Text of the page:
Tuesday, May 21, 2013
Covering Dallas, Monmouth, Independence, Falls City and surrounding areas since 1868
March 13, 2013
POLK COUNTY -- The state government giveth to schools and the federal government taketh away.
Last week, Sen. Richard Devlin and Rep. Peter Buckley, co-chairmen of the state Joint Ways and Means Committee, released their state budget proposal, which provides $6.75 billion for K-12 schools in the 2013-15 biennium.
While $200 million is in Public Employee Retirement System (PERS) reforms -- an uncertain prospect -- $6.55 billion without reform is more generous than Gov. John Kitzhaber's proposal of $6.15 billion.
However, federal government sequester cuts put a damper on what should have been good news. The automatic reductions -- set into motion due to a failure by the White House and Congress to strike a fiscal deal -- translate to 5 to 7 percent cuts or more to programs funding education in high-poverty schools and for students with special needs.
For Dallas School District, that amounts to $45,000 in funding for high-poverty schools and $23,000 in special education funding. Those dollars will have to be replaced, said Dallas Superintendent Christy Perry.
"That's another teaching position right there between those two," she said.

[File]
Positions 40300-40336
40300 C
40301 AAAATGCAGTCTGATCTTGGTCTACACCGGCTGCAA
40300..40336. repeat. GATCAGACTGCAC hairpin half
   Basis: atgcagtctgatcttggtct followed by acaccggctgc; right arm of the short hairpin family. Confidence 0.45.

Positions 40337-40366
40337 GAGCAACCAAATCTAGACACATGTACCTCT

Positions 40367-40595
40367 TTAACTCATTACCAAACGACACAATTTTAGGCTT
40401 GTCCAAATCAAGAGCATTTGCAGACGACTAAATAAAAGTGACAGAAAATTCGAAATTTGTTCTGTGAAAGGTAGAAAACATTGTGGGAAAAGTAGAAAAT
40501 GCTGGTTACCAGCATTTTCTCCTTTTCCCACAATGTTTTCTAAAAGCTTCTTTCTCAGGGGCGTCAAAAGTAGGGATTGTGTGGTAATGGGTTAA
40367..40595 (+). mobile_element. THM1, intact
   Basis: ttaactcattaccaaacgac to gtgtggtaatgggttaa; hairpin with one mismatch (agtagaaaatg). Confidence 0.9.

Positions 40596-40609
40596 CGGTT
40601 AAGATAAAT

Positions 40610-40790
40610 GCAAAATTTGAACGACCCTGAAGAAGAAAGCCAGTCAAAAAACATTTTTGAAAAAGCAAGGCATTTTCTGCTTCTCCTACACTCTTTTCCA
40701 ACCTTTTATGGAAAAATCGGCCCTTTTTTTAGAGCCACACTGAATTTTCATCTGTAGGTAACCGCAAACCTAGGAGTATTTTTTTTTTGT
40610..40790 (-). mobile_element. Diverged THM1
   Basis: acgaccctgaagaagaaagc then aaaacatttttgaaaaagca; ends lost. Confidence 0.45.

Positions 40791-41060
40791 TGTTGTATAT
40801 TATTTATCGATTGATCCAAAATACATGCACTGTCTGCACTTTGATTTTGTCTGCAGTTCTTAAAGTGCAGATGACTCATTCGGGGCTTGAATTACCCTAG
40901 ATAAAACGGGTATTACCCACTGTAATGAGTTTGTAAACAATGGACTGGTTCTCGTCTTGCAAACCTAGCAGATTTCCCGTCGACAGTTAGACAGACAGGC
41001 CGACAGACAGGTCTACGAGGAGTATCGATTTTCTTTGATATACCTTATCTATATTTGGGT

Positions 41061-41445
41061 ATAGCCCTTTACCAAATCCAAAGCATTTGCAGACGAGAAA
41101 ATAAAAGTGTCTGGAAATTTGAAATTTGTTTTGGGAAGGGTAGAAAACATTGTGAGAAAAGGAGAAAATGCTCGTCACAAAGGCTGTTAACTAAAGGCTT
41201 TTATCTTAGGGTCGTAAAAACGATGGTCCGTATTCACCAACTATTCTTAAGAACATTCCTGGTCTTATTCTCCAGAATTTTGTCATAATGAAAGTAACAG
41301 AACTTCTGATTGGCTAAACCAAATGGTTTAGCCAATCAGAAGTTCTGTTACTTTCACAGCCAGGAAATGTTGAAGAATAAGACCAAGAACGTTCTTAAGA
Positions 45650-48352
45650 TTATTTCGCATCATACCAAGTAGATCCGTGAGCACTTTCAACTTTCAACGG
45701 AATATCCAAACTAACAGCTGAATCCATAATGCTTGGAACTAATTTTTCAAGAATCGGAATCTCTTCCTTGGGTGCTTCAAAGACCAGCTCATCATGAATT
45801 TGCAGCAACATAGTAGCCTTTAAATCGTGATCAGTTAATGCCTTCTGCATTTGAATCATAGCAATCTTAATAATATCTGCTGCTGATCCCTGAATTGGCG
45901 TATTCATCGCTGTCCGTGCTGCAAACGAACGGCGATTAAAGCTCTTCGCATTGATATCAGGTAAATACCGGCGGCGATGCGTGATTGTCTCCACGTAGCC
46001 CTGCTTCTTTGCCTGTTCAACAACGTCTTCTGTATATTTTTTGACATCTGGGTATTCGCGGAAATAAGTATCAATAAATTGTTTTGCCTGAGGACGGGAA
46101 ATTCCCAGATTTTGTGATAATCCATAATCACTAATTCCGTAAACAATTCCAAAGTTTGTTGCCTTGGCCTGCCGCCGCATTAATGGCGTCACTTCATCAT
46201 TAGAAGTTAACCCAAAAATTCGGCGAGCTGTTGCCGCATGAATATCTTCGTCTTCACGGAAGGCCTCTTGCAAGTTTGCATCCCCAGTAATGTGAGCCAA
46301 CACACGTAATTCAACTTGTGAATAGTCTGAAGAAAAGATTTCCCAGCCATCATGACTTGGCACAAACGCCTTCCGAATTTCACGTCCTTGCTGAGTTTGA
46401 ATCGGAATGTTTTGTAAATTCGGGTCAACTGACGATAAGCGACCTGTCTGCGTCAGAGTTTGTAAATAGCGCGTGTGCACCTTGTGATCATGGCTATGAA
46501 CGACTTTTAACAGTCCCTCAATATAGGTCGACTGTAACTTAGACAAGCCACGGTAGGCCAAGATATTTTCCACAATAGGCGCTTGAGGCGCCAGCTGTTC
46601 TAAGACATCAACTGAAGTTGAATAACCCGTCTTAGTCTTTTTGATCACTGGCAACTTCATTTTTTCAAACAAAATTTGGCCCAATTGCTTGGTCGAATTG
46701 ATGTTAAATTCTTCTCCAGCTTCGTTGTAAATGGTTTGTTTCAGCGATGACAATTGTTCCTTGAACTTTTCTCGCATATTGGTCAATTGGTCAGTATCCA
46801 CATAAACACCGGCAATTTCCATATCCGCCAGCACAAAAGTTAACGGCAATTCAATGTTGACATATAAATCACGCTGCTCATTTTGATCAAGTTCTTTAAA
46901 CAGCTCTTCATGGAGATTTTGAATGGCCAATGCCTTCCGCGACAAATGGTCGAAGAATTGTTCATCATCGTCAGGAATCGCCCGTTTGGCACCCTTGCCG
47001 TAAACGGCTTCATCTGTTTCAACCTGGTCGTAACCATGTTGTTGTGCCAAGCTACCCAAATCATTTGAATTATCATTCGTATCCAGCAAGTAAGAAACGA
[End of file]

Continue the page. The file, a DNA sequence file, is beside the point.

Perry said the $6.55 billion state school base proposal from the co-chairs is a positive step, but Dallas needs PERS reforms -- which seek to lower PERS-related costs to government agencies through changes to cost of living adjustment increases -- to succeed.
"With PERS reforms we can almost have a full school year with existing staff," she said. "If you don't have PERS reform, we are short about $500,000."
Meanwhile, Central School District seems to be the hardest hit through the sequester.
In 2013-14, the district stands to lose $242,682 and a similar amount the following year.
Central's cuts are higher due to the district's larger population of students served by the federal programs, said Central Business Manager Cec Koontz.
Koontz said she isn't assured of the passage of the $6.55 billion proposal, either.
Koontz said it pulls resources from other state programs that will lobby against further cuts.
If the budget gets past numerous challenges Koontz believes is ahead, it would provide stable funding for the district.
The likelihood of PERS reform is shakier still in Koontz opinion.
"We just don't want to count on those reforms," she said.
Neither does Perrydale Business Manager Julie Braxling.
She was in the middle of writing the district's 2013-14 budget Monday. She was basing it on a $6.55 billion state school fund, with no PERS reforms.
She said she's writing the budget with no cuts based on that amount of funding, but will have to wait until the process is finished to see if that will truly be the case.
"I haven't seen the bottom line yet," Braxling said. "I'm anxious to see how it comes out."
She said federal sequester cuts could amount to 5.5 to 10 percent less in affected programs at Perrydale.
In Falls City, no further cuts would be needed if the co-chairs' budget were approved and enrollment is stable, said Falls City Superintendent Pat Evenson-Brady. However, that wouldn't stop $82,000 in cuts already in process.
For Falls City, the total sequester amount is only about $5,000, which could be covered with reserves.
As to PERS, Evenson-Brady is concerned the reform proposal is too similar to a past, unsuccessful attempt.
"It's not something I would take to the bank right now," she said.